Crestwood Takes Action To Upgrade Security

In light of the most recent school shootings in Florida, the Crestwood School District has taken action to upgrade its security, by increasing police presence in its schools, and by meeting with a school safety expert for better emergency preparedness plans. The district also hopes to begin guiding teachers, staff, and students –from kindergarten to 12th grade –with drills and advice as to how they can be ready for any situation, including that of an active shooter on school grounds.

Superintendent Joseph Gorham, who has three school-age children, explained this week that he approaches the subject of school safety first as a father, then as a district administrator. “No one wants to go to work or school feeling unsafe or living in a world of fear,” he said, adding of Crestwood revamping its security plan, “We’ve really upped our game. We’re doing everything we possibly can.”

One of the first actions Crestwood, and St. Jude’s School, has taken in the weeks since the Florida shootings is expanding its police presence, a move that came under the direction of the governor. Previously, the Wright Township Police Department had an officer visit Crestwood’s secondary campus daily; the district does not have one school resource officer, but rather the police rotate school visits. Since Feb. 27, that has increased.

“When possible, we’ll have a car with a man in it either behind the school or out front. We’re going to be visibly seen,” stated Wright Police Chief Royce Engler. “The State Police are also going to come out a couple times a week and we’re going to be going into the schools and walking the halls.” Asked how this will be effective, Engler responded, “If someone sees a police car, they’re not going to be prone to cause problems.”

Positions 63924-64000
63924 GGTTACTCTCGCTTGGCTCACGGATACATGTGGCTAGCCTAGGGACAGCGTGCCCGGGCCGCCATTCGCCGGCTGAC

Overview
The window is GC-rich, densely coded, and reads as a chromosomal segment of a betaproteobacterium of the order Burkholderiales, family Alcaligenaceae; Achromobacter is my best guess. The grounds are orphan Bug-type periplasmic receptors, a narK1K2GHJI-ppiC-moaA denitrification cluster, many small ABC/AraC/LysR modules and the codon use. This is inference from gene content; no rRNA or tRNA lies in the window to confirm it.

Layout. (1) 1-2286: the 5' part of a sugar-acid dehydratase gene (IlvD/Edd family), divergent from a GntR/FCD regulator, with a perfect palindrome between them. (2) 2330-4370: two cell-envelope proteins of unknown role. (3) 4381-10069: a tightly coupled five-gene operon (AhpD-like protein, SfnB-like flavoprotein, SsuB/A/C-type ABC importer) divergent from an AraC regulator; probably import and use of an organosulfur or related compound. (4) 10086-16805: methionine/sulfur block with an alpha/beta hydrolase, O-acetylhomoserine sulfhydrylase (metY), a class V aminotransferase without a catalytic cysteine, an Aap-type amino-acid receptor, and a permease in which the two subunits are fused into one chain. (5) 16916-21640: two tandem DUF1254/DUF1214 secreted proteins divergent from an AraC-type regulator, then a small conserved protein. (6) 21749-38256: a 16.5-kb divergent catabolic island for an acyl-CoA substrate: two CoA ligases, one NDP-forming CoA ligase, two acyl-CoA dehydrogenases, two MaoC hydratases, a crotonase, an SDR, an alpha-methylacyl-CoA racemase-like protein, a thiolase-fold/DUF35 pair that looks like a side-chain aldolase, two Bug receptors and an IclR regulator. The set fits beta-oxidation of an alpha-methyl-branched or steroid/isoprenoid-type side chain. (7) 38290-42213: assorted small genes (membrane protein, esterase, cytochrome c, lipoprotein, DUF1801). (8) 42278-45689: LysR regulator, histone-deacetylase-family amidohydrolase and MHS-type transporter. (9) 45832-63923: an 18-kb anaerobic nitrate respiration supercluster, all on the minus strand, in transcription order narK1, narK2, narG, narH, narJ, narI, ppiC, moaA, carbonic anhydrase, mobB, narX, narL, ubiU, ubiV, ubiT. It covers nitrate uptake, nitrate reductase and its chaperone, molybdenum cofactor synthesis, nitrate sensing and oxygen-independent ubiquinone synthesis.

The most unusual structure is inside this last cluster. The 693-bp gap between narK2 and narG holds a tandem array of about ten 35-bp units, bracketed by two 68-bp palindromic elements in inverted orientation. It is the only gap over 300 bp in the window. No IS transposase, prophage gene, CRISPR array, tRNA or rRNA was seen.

Local police, from Wright, Fairview, and Rice townships, as well as some township supervisors and school board members also met with district administrators recently to discuss how to protect the schools better. The meetings included consultations with an “expert in school safety.”

While Gorham didn’t feel comfortable naming this expert, he did say that the expert is someone in the Mountaintop community who has worked across the country on security issues. These issues cover everything, from weather events and fires, to active shooters, intruders, and threats from prison break escapees. Of relying on the expert, Gorham added, “We didn’t want to go about this willy-nilly because we’re not experts in school safety.”

The philosophy of the safety expert and of the district, Gorham went on, “is the number one tool that will save your life is situational awareness.” The expert has made recommendations to the district for better training for teachers and staff, again stressing that “situational awareness” is key to survival. While training, the staff may be put in situations that make them uncomfortable, Gorham said, but this is important in preparing them to handle a situation where they or their students are threatened.

There’s been talk of certain tools, like special door stoppers to keep intruders out of classrooms. While those items may work, they could also do the opposite by blocking a door, Gorham went on, stating that what’s more important than any tool is a student’s or a teacher’s ability to assess their surroundings and practically use the items around them for safety.

As far as what to do in the case of an active shooter, Gorham didn’t divulge specifics of the plans, because doing so, he explained, would be counterproductive. For example, if